Querying

I began querying agents for my YA Fantasy novel, Empire of Shadows, back in October. I’ve gotten a few kind rejections, one full MS request, but most never responded. I sent out another round today, and I am exhausted. So many agents who felt like a good match for my writing and story were closed to queries, and I find it incredibly frustrating to read through an entire agency’s worth of agent bios, find one that works really well with my style, only to clink on the “query here” link to see “This agent is currently closed to unsolicited queries.”

Also, there were a staggering number of agents who were looking for literary women’s fiction. Not judging, just giving an observation.

And so many agents weren’t interested in fantasy or high fantasy. It is my favorite genre, so I find it weird that more agents don’t represent it. (Of course, they’re all closed for queries.)

But, I am exhausted. My head hurts. I want to go take a long shower and drink. I feel like I’ve wrung myself.

Putting yourself out there is hard, and every query feels like I’m extending a piece of myself. I put so much time and heart into my writing, and it feels like I am exposing myself when other people read it. And it feels like a rejection of myself, my heart, when it gets passed over. I know that is not what is happening. I know publishing is very, very, very subjective. Agents look at the market, the trends, and must make decisions not based solely on books they want to read, but books they can then sell to publishers and make money in sales. They need books that they know will sell. That is how they make money.

This entire process of querying and waiting, querying and waiting, getting rejections – it is a cycle of hope, anticipation, and depression. It is one reason why I’m still – in the back of my mind – considering self-publishing. I know more about how to market and where to market than I did when I first started writing. I also write better, or I would like to think I do.

And, going through all the agency websites and what books they’ve published, I noticed something. I didn’t like most of the covers. None of the books looked like books I would read. I find this interesting because years ago when I first started to look for agents, that wasn’t something I looked at. I’m looking now. I know a cover sells. I know what covers I am attracted to. None of the covers I saw tonight were those covers.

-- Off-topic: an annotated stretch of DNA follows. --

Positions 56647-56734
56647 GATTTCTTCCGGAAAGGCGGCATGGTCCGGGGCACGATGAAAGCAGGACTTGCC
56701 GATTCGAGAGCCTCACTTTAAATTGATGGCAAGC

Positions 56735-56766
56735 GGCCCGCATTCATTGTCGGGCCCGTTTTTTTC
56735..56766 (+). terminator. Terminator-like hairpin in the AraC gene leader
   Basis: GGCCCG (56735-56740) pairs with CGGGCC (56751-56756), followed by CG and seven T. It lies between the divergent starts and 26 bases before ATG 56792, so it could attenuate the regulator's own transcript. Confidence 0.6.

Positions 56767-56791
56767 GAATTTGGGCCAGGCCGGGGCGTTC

If I were to self-publish, I would be in control of the cover, topography, trim size, and everything else. I wouldn’t be stuck with a cover I didn’t like, or a plot change I didn’t want to make, or words too close to the gutter, or other such things.

A lot of readers think self-published is synonymous with “not good enough to be traditionally published,” but that isn’t always true. Yes, it is sometimes true. There is a lot of garbage books out there giving self-published books a bad reputation with their typos, misplaced commas, and bad writing. There are books out there that bypassed an editor. There are a lot of well-done books too.

I am also drawn to self-publishing because if I have a bad month and don’t sell many books, or none, I won’t have someone breathing down my neck to do more marketing, or sell more, or do more. I won’t get that dreadful email explaining that I’m not selling as many books as my agent/editor wants, that I’m not selling as many books as other books in my genre. If I self-publish, the sales, good or bad, are all on me.

Either path, self-published or traditional, have challenges. Neither is easy.

Regardless of how many rejections you get, how many agents aren’t interested, how down you may feel, don’t give up. It only takes one agent, one editor, one publisher to say yes. To bring your dream to life.

3 thoughts on “Querying

  1. The issue with self-publishing, is that the market has been flooded with a lot of sub-par work, hence why some readers consider it a “not good enough” method. However, a professionally-edited, professionally-created cover can make it so a self-published book is almost indistinguishable from a trad published book.

    Most readers I know don’t check out a book on Amazon for example and then see who the publisher is. There are some really obvious self-published books due to their covers/blurb.

    But I know loads of people, myself included, who’ve bought books assuming they were trad published due to the look of them only to realise later they were self-published and they ended up as firm faves.

    The more I’ve researched, the more I see little benefit for traditional publishing. The royalties are small, even smaller when you add in the agent’s cut from your percentage. Most trad books only have a “shelf life” of like 2 years, it can take a few years from signing to even getting the book out. Add to that the editor changes, the cover designs which can be woeful, the lack of decent marketing unless you’re a bigger name, not always having control of whether they will do audio books etc.

    Liked by 1 person

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